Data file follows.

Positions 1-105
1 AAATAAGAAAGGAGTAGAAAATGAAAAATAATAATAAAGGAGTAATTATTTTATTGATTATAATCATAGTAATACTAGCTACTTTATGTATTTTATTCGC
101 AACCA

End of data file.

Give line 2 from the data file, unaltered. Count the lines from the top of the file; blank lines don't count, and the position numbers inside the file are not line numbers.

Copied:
1 AAATAAGAAAGGAGTAGAAAATGAAAAATAATAATAAAGGAGTAATTATTTTATTGATTATAATCATAGTAATACTAGCTACTTTATGTATTTTATTCGC